With Final Fantasy 14 launching its latest expansion, Stormblood, today, I’ve joined a lot of more casual players of the MMO in what is quickly becoming a tradition: rushing through the contents of the last expansion pack to get caught up and start the new one.
Final Fantasy 14 is a heavily narrative-based game, which means you can’t move on to a new expansion’s content until you’ve caught up on the story from the previous expansion and all its patches. But when you’re zooming through that content as quickly as possible, it can be easy to miss some of the best moments. Luckily, Final Fantasy 14: Heavensward seems to have taken that into account, adding in a series of quests focused on reliving your journey through the expansion.
This questline begins with a quest titled “The Paths We Walk.” In order to unlock this, you have to complete all of the content in patch 3.3, wrapping up the biggest thread in Heavensward’s story.
As with so much content in an MMO, patch 3.3 concludes with an epic raid battle, this time against a massive dragon. Final Fantasy 14, like many games, often boils down to an experience that’s all about slashing, shooting or casting spells at bad guys. But “The Paths We Walk” is different. It’s a reminder that there’s more to this game; it’s also a game about characters, about the lives they lead and the complicated world they live in.
Throughout Heavensward, my character made Fortemps Manor a main base of operations. “The Paths We Walk” begins with an unnamed servant of House Fortemps talking to the player character, reminiscing about the first moment they met.
“…as you move, so too does the world,” the servant tells us. “Pray spare a moment to contemplate your journey while you can.”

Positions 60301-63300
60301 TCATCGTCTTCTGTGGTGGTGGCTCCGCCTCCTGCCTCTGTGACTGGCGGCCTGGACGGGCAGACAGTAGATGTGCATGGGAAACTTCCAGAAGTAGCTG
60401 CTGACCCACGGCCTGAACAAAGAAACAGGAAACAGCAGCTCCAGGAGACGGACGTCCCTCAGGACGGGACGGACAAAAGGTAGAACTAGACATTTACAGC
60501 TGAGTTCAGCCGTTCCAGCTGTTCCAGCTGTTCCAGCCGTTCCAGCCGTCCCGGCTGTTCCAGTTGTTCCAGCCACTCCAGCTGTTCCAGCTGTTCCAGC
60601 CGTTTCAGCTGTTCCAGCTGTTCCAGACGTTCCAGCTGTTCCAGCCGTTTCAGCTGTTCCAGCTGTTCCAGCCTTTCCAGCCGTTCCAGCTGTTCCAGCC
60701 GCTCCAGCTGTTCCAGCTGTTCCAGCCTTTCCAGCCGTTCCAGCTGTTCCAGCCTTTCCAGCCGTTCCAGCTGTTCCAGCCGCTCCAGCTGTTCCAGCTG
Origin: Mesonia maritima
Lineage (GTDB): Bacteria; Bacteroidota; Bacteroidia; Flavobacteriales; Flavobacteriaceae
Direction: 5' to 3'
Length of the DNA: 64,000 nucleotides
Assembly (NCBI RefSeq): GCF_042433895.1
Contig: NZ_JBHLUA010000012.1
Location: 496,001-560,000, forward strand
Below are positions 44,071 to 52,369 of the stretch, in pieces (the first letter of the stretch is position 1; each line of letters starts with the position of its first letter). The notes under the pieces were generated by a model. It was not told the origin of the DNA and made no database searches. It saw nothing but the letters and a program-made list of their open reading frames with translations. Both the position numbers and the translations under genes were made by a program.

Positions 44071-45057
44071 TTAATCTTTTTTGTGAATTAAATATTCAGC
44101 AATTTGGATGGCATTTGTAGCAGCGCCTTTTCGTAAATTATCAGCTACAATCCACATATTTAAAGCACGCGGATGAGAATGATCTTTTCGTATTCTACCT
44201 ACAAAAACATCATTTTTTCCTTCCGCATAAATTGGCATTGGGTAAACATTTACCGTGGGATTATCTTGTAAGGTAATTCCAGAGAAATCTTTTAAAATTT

It is an acknowledgement that there is some breathing room here, between the end of Heavensward’s overarching plot and whatever will come next, the inevitable build-up to the next expansion. However, the game doesn’t suggest you hop right into grinding out dungeons for better gear. Instead, it wants you to just … take a moment. Spend some time thinking about all that you’ve done, all the people you’ve met, the places you’ve gone, the things you’ve experienced throughout the course of this leg of your journey.
And then, the game sends you to visit each of those people and locations.
Through the course of five quests, I was bounced around all of the new zones that were added in Heavensward and even back to some of the classic areas from A Realm Reborn. I was tasked with reminiscing on things that had happened, reminded of plot beats from hours ago that I had totally forgotten about. I got to check in with dozens of characters, including major players like Merlwyb, the leader of the ocean nation of Limsa Lominsa, and minor roles like Higiri, who remarks that she is “both flattered and surprised that you should remember my small role in this tale, given the grandeur of your subsequent endeavors.”